Due to their photosensitizing nature, active ingredients should be applied at night, followed by plenty of moisture .Then put on lots sunscreen come morning time.


You’ve probably heard about “purging” both in skin and non-skin related senses of the term. When it comes to skin purging, it is a time of self-esteem limbo where your skin time-travels back to the worst of your high school year book photos. Put down the Windex! Before you go buy a gallon of Stridex to pour on your face, know that this too, shall pass. Purging is brought on by actives and is essentially your pores spring cleaning/ getting whooped in the behind to release all the crap they’ve been tucking away down in their shady depths.

All actives have this ability to make your skin look like crap, starting 1-4 weeks from the start of the applications, and this can last anywhere from a few weeks to a few months. It all depends on the pre-application starting state of your skin. It is sort of a break out to end all breakouts. A facial intervention if you will.(I try to see it as “eww, look at all this garbage my pores were hoarding. Keep cleaning little guys!” It’s the same sick perverseness I KNOW we all feel when we pop) a (juicy) pimple or rip off a pore strip. I know you spend 5 whole minutes looking at what was residing on your nose! Don’t even try to lie to me…)

While purging will most likely happen to you, and it will suck greatly, if things don’t improve after 8 (long, horrible) weeks, go talk to your favorite derm or switch up your products especially if you weren’t breaking out this badly before starting treatment. (if you were, go look at your lifestyle habits-stress? Bad diet?)

Tips and tricks:

-sometimes actives (notoriously vitamin c) can dry rather sticky. Most of the time this can be remedied with the application of the rest of your skincare routine (ie some lotion). If not, it *can* be washed off. After about 20-30 minutes, the pH level “normalizes” to where the active product can no longer be effective.

-actives should be slowly introduced into your routine. Going too hard, too soon with actives will not give you faster or better results. All it will do is increase negative side effects (like dryness, redness, flaking, and purging). Use as little as recommended and just be patient. Big results do take time. You’ll get there!

-SPF is super important when using these ingredients. Actives essentially reveal brand new, baby-skin that hasn’t built up any defenses (aka melanin) against those mean bully UVA and UVB rays. So sun damage is even more damaging to this new layer of “fresh” skin (ugh, that sounds so weird). Don’t kill your baby (skin) people!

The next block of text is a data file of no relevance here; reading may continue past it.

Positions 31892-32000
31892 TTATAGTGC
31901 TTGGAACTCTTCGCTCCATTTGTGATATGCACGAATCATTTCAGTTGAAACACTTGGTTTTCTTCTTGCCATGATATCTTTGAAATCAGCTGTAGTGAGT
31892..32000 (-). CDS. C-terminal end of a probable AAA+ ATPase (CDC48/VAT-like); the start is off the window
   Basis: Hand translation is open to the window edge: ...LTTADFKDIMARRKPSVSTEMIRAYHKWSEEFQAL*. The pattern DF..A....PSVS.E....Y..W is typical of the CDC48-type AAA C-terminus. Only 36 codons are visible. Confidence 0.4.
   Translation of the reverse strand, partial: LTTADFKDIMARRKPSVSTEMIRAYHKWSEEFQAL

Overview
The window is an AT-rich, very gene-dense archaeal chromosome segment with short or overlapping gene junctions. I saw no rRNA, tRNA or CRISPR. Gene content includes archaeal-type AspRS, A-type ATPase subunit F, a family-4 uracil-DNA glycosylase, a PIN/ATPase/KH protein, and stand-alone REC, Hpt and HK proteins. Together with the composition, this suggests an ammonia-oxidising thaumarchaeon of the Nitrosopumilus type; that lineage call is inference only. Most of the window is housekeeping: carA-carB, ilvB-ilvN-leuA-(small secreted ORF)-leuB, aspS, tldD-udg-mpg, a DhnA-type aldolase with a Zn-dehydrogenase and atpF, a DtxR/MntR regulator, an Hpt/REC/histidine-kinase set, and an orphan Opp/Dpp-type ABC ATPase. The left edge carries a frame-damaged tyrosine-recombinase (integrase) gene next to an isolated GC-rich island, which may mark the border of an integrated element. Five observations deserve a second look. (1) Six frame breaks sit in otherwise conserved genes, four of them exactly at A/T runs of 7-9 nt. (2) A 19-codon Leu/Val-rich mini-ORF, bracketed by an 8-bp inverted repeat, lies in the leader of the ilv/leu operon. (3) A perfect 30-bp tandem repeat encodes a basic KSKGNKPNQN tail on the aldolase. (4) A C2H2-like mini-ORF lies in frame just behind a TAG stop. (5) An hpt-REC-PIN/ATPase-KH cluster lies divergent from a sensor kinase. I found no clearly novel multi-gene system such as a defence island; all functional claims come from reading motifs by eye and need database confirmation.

-while *some* side effects may occur (generally signs of dryness, a good amount of old-fashioned purging, and sometimes increased oiliness), be sure to watch your skin if these effects occur in an unbearable amount or if your skin is showing signs of a damaged moisture barrier. Its you and your skin’s personal call to either continue application and add more moisture, more often, or if this product is something to reduce application frequency/percentage. There are so many different options, concentrations, and ingredients out there, if you aren’t seeing any results after about 8 weeks, move on.

-if your main reason for using actives is for the treatment of acne and after 6-8 weeks you are not seeing any improvement, you have a few options. Diet (especially dairy or just generally super unhealthy habits) can cause breakouts, along with things like hormonal birth control, other prescription medications, and stress. Occasionally, “acne” is caused by certain fungal or other types of bacterial infections. Dermatologists can prescribe both oral and topical antibiotics to help assist with your efforts.

-with actives, take your time introducing them to your skin. Even for actives “veterans,” 7 days a week is a bit much. Start off on an every other day (like M/W/F) application schedule and increase/decrease as necessary. Don’t be afraid to alternate products and/or take days off from actives. Regular, consistent use is key, but if you damage your skin’s moisture barrier, or suffer from bad side effects, how is it helping? Listening to your skin, especially when it has no tolerance to these heavy-hitting ingredients is going to be just as key to your success with them as actually applying them properly.

-if your skin starts to “act up” (ie purge, dry out) you can let your skin dry before you apply your application. After cleansing, wait about 15-20 minutes to let the water evaporate. Add your toner, then your product. If the skin is damp, it will absorb the product faster/take it deeper inside the pores like a damp sponge vs dry sponge trying to take in water. Like I said before, more is not better with actives. Slow and steady wins this race.

PHEW! So there you have it. While this is by no means an exhaustive guide to the world of actives, I sincerely hope that it has been informative and will help you navigate the world of this amazing class of ingredients. I am constantly researching and fine-tuning my knowledge of these products so I will try to keep this page as up to date as possible.

If you have any questions, concerns, or, well, comments, please leave them down below! I’d love to hear about what you’ve learned or what you like to use. You can also contact me (the button is up above on the navigation bar) with more detailed/specific questions, etc.


While I will earn a 10$ credit, you can use my Curology invite link to snag yourself a free month there and get started using Rx-grade actives with your own personal derm!


Thank you for reading! Don’t be afraid to reach out 🙂